Health Sciences BHS
Format: In person at Armstrong Campus
The Bachelor of Health Sciences is designed to teach students and practicing health professionals the view that health is separate from illness. Students will develop expertise in the health sciences while focusing on applied health-related areas. The Health Science program consists of four concentrations: health science (generalist), health services administration, health informatics and human performance/fitness management.
One Program, Four Concentrations!
General Health Science
The generalist concentration in health science provides students with an opportunity to explore the discipline as a means of making informed career and academic pathway decisions. It is appealing to students who wish to matriculate within the health professions while addressing admissions requirements of other programs such as nursing or physical therapy.
Health Services Administration
The administration and management of healthcare programs in a variety of settings, including hospitals, group practices, the private sector, the health and fitness industry, sales, gerontology and public health.
The Health Informatics degree concentration prepares you for entry-level jobs in health informatics, health information management, and health information systems selection and implementation.
Human Performance/Fitness Management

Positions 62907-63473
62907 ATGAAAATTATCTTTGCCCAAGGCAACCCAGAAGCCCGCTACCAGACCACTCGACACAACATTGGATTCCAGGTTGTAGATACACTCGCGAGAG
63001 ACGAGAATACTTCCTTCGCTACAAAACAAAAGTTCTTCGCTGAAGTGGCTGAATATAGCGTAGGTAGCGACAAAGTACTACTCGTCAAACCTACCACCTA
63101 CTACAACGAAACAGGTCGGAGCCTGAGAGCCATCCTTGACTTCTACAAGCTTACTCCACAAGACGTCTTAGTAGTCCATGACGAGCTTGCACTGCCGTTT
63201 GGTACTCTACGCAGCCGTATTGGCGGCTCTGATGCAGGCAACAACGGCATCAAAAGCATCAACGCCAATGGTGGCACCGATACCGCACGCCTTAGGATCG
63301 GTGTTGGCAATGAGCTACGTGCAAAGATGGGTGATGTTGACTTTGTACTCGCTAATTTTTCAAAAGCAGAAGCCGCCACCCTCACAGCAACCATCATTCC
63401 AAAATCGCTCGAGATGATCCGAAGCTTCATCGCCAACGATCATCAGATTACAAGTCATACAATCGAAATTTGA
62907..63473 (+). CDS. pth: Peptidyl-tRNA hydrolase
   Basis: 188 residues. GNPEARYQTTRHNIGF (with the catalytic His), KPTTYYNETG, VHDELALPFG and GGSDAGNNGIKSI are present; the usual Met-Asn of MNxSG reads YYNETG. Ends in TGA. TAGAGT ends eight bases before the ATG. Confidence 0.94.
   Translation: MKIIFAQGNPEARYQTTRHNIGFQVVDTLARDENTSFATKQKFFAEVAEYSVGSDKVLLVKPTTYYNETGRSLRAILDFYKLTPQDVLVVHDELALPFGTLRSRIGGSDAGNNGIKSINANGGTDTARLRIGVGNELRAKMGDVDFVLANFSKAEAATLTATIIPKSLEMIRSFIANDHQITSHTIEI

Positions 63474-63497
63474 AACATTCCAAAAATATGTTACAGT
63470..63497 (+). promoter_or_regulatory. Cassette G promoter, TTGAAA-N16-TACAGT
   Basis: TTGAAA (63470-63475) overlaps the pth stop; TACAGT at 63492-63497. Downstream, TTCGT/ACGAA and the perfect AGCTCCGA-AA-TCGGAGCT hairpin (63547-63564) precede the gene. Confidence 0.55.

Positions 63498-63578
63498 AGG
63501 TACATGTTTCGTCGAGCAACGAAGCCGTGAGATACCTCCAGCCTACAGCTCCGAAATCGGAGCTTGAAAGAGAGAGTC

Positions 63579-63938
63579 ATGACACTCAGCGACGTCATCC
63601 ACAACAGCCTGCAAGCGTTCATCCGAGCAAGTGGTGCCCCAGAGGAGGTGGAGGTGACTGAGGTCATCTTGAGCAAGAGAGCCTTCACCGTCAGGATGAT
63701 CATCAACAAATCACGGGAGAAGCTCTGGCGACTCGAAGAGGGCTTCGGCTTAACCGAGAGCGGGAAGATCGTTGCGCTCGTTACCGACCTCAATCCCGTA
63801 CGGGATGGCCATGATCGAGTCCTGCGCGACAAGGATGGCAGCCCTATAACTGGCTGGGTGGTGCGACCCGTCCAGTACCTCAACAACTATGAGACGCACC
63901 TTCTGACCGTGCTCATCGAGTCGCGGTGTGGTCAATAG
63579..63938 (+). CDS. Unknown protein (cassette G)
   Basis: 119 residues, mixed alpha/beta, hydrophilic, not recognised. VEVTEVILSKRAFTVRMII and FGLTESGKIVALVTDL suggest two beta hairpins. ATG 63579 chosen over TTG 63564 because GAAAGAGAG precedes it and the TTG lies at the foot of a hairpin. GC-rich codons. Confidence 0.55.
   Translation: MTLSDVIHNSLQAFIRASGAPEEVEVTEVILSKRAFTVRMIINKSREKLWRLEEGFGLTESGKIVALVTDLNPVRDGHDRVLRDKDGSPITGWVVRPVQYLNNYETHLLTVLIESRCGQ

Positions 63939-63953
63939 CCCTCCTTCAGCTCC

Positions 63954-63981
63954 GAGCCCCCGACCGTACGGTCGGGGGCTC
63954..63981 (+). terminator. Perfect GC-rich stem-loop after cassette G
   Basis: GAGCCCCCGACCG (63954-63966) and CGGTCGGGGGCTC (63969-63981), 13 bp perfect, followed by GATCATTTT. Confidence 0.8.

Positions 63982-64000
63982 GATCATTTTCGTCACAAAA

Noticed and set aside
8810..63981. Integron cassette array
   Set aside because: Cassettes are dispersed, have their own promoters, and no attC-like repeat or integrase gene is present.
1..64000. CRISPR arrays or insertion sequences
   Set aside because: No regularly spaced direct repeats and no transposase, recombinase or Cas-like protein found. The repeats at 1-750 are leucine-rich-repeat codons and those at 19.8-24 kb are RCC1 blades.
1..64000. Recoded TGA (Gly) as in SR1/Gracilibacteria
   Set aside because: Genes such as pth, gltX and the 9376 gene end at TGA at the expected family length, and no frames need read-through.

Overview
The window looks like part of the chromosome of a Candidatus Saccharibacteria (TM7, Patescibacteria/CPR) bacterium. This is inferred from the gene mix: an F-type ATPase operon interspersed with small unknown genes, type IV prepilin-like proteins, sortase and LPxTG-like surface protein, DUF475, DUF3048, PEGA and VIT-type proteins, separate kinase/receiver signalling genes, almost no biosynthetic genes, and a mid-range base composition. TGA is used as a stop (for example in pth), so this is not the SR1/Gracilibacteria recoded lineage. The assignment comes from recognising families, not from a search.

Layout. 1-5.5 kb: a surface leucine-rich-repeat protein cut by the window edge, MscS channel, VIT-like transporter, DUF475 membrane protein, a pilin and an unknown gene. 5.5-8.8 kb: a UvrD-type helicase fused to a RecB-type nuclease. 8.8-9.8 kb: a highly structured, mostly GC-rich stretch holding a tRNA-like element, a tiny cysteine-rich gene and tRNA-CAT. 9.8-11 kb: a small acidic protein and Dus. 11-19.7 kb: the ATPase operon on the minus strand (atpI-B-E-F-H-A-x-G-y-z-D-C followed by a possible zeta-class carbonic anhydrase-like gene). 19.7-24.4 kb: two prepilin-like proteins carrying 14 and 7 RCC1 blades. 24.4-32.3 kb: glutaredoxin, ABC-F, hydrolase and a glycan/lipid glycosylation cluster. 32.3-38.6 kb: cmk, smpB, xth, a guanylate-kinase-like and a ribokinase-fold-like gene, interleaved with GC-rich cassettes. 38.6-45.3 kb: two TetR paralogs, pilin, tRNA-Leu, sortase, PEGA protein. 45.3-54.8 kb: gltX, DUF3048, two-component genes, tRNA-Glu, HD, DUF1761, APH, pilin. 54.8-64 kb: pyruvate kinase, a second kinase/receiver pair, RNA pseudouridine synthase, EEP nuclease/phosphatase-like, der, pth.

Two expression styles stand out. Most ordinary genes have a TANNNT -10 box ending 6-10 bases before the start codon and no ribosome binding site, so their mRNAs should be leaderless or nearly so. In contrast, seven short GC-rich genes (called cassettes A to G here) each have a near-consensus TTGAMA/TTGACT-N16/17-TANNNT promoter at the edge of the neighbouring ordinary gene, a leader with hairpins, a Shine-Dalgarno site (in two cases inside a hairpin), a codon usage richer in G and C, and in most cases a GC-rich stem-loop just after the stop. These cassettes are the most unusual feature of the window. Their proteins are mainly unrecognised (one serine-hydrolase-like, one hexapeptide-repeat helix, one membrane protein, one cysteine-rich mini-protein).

Responsible for optimizing the health and performance of those involved in sporting activity at all levels. Employment settings may include hospital-based wellness centers, corporate wellness programs, nonprofit wellness programs and health and fitness centers.
McKinley Thomas, Ed.D.
Office: Armstrong Campus-University Hall 154K
Bachelor of Health Sciences Mission
The mission of the Bachelor of Health Sciences is to educate and prepare health professionals in Health Sciences, Health Service Administration, Health Informatics, and Human Performance and Fitness Management by providing real-world industry exposure and experience, evidence-based practice, and population responsiveness to undergraduate students guided by current health sciences theory and practice to ensure that both individuals and communities reach their highest levels of health and wellbeing.
Last updated: 9/30/2021